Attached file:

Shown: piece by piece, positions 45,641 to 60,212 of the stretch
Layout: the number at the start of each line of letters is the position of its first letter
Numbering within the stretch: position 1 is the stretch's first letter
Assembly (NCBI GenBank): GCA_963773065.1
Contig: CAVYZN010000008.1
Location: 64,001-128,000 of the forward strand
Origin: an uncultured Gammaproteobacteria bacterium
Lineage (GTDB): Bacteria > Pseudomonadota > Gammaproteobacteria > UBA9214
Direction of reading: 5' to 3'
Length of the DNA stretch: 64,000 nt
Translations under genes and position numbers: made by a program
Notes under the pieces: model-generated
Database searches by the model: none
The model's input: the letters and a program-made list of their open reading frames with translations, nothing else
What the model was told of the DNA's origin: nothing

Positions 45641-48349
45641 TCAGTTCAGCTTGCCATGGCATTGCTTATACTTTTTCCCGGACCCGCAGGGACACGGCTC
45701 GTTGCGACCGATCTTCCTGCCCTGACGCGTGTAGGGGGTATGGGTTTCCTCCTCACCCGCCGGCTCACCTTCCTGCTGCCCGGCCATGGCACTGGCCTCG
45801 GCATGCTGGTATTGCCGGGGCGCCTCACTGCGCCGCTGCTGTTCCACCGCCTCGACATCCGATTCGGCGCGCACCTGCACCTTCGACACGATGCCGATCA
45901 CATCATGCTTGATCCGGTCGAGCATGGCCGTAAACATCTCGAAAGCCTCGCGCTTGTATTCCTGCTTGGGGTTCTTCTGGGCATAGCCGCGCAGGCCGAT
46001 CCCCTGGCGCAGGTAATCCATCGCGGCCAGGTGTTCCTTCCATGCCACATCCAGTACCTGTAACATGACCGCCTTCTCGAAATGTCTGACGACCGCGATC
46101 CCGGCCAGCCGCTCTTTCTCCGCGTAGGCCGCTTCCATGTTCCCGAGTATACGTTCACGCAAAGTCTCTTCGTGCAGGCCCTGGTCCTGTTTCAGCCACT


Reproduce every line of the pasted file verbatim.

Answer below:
Shown: piece by piece, positions 45,641 to 60,212 of the stretch
Layout: the number at the start of each line of letters is the position of its first letter
Numbering within the stretch: position 1 is the stretch's first letter
Assembly (NCBI GenBank): GCA_963773065.1
Contig: CAVYZN010000008.1
Location: 64,001-128,000 of the forward strand
Origin: an uncultured Gammaproteobacteria bacterium
Lineage (GTDB): Bacteria > Pseudomonadota > Gammaproteobacteria > UBA9214
Direction of reading: 5' to 3'
Length of the DNA stretch: 64,000 nt
Translations under genes and position numbers: made by a program
Notes under the pieces: model-generated
Database searches by the model: none
The model's input: the letters and a program-made list of their open reading frames with translations, nothing else
What the model was told of the DNA's origin: nothing

Positions 45641-48349
45641 TCAGTTCAGCTTGCCATGGCATTGCTTATACTTTTTCCCGGACCCGCAGGGACACGGCTC
45701 GTTGCGACCGATCTTCCTGCCCTGACGCGTGTAGGGGGTATGGGTTTCCTCCTCACCCGCCGGCTCACCTTCCTGCTGCCCGGCCATGGCACTGGCCTCG
45801 GCATGCTGGTATTGCCGGGGCGCCTCACTGCGCCGCTGCTGTTCCACCGCCTCGACATCCGATTCGGCGCGCACCTGCACCTTCGACACGATGCCGATCA
45901 CATCATGCTTGATCCGGTCGAGCATGGCCGTAAACATCTCGAAAGCCTCGCGCTTGTATTCCTGCTTGGGGTTCTTCTGGGCATAGCCGCGCAGGCCGAT
46001 CCCCTGGCGCAGGTAATCCATCGCGGCCAGGTGTTCCTTCCATGCCACATCCAGTACCTGTAACATGACCGCCTTCTCGAAATGTCTGACGACCGCGATC
46101 CCGGCCAGCCGCTCTTTCTCCGCGTAGGCCGCTTCCATGTTCCCGAGTATACGTTCACGCAAAGTCTCTTCGTGCAGGCCCTGGTCCTGTTTCAGCCACT